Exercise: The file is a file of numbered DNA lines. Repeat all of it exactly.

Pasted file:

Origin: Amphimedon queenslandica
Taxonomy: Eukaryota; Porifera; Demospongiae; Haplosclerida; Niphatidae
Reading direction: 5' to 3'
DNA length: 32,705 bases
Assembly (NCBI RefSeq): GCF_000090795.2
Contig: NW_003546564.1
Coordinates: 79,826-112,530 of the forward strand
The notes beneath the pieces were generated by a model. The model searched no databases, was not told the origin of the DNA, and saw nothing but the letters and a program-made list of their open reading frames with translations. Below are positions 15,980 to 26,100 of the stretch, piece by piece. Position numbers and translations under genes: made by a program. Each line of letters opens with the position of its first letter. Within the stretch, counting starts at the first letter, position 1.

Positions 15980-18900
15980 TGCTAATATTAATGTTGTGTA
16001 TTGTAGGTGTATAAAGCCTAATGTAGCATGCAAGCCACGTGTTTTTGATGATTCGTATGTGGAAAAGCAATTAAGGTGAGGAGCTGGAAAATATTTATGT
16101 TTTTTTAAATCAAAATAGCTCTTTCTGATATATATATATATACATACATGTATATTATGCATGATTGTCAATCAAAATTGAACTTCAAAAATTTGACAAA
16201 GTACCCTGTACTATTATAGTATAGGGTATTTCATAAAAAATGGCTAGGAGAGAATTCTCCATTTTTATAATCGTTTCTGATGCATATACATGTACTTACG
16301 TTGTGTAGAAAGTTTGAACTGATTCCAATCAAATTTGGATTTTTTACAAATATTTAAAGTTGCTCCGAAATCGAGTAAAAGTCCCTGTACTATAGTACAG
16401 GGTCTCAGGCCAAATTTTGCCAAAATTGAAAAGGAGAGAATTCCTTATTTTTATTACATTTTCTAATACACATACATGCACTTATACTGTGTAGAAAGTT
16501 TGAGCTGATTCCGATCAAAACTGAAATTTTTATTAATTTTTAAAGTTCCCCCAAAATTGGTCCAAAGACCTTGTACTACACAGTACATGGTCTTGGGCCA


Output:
Origin: Amphimedon queenslandica
Taxonomy: Eukaryota; Porifera; Demospongiae; Haplosclerida; Niphatidae
Reading direction: 5' to 3'
DNA length: 32,705 bases
Assembly (NCBI RefSeq): GCF_000090795.2
Contig: NW_003546564.1
Coordinates: 79,826-112,530 of the forward strand
The notes beneath the pieces were generated by a model. The model searched no databases, was not told the origin of the DNA, and saw nothing but the letters and a program-made list of their open reading frames with translations. Below are positions 15,980 to 26,100 of the stretch, piece by piece. Position numbers and translations under genes: made by a program. Each line of letters opens with the position of its first letter. Within the stretch, counting starts at the first letter, position 1.

Positions 15980-18900
15980 TGCTAATATTAATGTTGTGTA
16001 TTGTAGGTGTATAAAGCCTAATGTAGCATGCAAGCCACGTGTTTTTGATGATTCGTATGTGGAAAAGCAATTAAGGTGAGGAGCTGGAAAATATTTATGT
16101 TTTTTTAAATCAAAATAGCTCTTTCTGATATATATATATATACATACATGTATATTATGCATGATTGTCAATCAAAATTGAACTTCAAAAATTTGACAAA
16201 GTACCCTGTACTATTATAGTATAGGGTATTTCATAAAAAATGGCTAGGAGAGAATTCTCCATTTTTATAATCGTTTCTGATGCATATACATGTACTTACG
16301 TTGTGTAGAAAGTTTGAACTGATTCCAATCAAATTTGGATTTTTTACAAATATTTAAAGTTGCTCCGAAATCGAGTAAAAGTCCCTGTACTATAGTACAG
16401 GGTCTCAGGCCAAATTTTGCCAAAATTGAAAAGGAGAGAATTCCTTATTTTTATTACATTTTCTAATACACATACATGCACTTATACTGTGTAGAAAGTT
16501 TGAGCTGATTCCGATCAAAACTGAAATTTTTATTAATTTTTAAAGTTCCCCCAAAATTGGTCCAAAGACCTTGTACTACACAGTACATGGTCTTGGGCCA